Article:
By Dr. Ann Gatty for GalTime
No one has to tell you that going through a divorce can cause stress. Coping with it can be one of the most difficult life transitions that people experience. You wake up one morning and find that you are suddenly single and stressed.
When I divorced my spouse, I had to deal with the disruption and restructuring of my day-to-day living arrangements, and develop a cohesive transition for my children. I also knew that to develop a sense of self esteem and dodge the feeling of overwhelming stress, I needed to establish a new identity as an individual, not a partner in a couple relationship. It is easy to become overwhelmed, stressed, depressed and angry during the time of a divorce. Here are three strategies I used to help me successfully navigate through the transition.
1. Stop the blame game
Yes, bad things happen to good people! We all know this. But if you suddenly find yourself picking up the remnants of a broken relationship, the last thing you need to do is start the blame game. No woulda, shoulda’s or coulda’s can change the situation. We are subject to our own flawed human traits and, yes, a relationship that fails is caused by a lot of different reasons. Learn, and move on.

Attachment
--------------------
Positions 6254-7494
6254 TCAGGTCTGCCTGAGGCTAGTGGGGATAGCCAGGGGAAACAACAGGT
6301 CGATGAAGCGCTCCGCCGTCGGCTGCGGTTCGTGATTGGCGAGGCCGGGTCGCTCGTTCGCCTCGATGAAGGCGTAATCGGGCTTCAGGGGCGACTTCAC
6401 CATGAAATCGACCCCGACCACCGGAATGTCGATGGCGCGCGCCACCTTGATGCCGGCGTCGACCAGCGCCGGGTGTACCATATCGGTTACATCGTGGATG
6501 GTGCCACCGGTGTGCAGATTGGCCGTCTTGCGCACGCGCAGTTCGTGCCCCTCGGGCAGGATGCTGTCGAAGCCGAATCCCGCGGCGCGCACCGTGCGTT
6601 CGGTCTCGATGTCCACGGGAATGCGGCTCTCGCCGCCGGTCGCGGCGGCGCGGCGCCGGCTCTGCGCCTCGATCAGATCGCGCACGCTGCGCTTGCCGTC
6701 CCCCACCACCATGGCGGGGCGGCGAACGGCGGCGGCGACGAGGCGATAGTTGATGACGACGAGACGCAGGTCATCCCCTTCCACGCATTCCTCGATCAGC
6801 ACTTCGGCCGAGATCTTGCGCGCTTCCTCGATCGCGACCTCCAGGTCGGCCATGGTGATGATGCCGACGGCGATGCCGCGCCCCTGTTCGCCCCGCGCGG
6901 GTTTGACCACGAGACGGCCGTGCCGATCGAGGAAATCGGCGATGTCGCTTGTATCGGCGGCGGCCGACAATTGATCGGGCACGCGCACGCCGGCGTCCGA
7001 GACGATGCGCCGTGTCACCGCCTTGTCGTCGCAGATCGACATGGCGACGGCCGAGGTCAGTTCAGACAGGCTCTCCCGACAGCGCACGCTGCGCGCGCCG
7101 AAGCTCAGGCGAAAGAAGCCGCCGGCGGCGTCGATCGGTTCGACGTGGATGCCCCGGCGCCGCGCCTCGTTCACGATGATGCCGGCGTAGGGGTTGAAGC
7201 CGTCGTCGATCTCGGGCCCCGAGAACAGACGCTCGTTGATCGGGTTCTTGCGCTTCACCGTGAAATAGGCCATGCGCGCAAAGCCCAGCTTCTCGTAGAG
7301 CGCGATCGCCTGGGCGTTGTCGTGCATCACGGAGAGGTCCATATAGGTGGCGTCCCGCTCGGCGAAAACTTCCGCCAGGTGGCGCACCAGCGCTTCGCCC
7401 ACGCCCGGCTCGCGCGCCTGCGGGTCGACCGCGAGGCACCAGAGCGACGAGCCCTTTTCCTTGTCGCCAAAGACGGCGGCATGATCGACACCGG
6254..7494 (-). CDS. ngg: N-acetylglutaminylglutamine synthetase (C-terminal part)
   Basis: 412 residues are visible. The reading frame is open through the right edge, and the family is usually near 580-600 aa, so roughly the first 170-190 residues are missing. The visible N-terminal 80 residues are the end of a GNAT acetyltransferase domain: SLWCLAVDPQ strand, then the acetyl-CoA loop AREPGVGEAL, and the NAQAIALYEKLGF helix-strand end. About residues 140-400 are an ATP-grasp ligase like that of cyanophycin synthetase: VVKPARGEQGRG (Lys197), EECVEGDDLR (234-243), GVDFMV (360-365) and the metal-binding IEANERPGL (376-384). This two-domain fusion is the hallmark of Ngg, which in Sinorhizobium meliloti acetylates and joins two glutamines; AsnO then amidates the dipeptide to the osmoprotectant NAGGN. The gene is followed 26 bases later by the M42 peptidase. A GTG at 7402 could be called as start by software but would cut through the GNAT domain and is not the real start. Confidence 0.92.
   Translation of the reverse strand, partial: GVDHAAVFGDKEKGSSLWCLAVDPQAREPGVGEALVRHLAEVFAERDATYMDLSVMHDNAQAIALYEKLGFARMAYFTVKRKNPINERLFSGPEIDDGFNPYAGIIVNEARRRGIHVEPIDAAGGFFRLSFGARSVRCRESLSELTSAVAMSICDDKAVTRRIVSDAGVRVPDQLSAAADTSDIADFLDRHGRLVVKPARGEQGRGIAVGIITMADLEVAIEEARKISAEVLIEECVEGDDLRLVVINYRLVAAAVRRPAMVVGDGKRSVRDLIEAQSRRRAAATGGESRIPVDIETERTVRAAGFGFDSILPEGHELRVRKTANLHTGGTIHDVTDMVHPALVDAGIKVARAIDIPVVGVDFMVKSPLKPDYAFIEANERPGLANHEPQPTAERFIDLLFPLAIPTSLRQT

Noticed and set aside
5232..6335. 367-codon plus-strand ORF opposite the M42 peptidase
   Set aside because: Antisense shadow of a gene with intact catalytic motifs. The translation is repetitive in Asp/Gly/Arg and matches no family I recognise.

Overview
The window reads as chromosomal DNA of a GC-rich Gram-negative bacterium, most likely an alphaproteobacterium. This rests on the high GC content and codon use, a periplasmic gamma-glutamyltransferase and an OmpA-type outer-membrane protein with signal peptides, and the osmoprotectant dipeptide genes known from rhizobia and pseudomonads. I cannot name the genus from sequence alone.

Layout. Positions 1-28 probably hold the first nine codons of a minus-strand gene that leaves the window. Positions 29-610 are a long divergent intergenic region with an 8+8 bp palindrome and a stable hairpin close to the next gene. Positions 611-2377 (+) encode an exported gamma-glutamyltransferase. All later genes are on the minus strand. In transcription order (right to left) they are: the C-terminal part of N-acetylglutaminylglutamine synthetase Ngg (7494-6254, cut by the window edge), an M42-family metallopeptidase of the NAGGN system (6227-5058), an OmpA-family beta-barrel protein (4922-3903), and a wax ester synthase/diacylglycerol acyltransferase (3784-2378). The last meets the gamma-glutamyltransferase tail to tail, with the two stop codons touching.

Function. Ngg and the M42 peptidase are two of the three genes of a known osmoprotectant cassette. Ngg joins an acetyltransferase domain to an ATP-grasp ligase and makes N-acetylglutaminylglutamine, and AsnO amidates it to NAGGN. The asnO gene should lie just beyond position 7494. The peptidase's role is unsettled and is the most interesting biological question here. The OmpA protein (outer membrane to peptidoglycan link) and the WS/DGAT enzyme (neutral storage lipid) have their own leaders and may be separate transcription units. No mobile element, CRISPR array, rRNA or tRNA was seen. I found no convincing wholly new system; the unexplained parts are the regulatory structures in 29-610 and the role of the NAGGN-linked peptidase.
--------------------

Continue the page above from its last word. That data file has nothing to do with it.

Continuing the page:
If you are like I was, a newly single mom, there is a greater reason for avoiding the blame game. The children are watching how you handle the situation, and I needed to show them that I could stay positive and move through the transition without staying angry and stressed. It may be challenging to keep a positive attitude, but the more I projected a healthy perspective and developed a comfortable daily routine for my family, the better my kids reacted.
2. Get creative
Why not use this transition to create a newly minted chapter in your life? I took the time to stop and reassess my strengths that I could use to create a satisfying and productive life chapter. There is no one magic formula for raising your kids, so by emphasizing our strengths, we can create a strategy that will be successful for everyone, including the kids. It is important to be creative and resourceful.
I took this time of change, and decided to incorporate strategies that allowed my children to participate in creating a comfortable home life. For example, what family chores could they take on that would allow them to contribute to the new lifestyle? We reconfigured the household management chores formerly shared by two adults so that I was not overwhelmed as the single adult, and the children could gain a sense of contributing.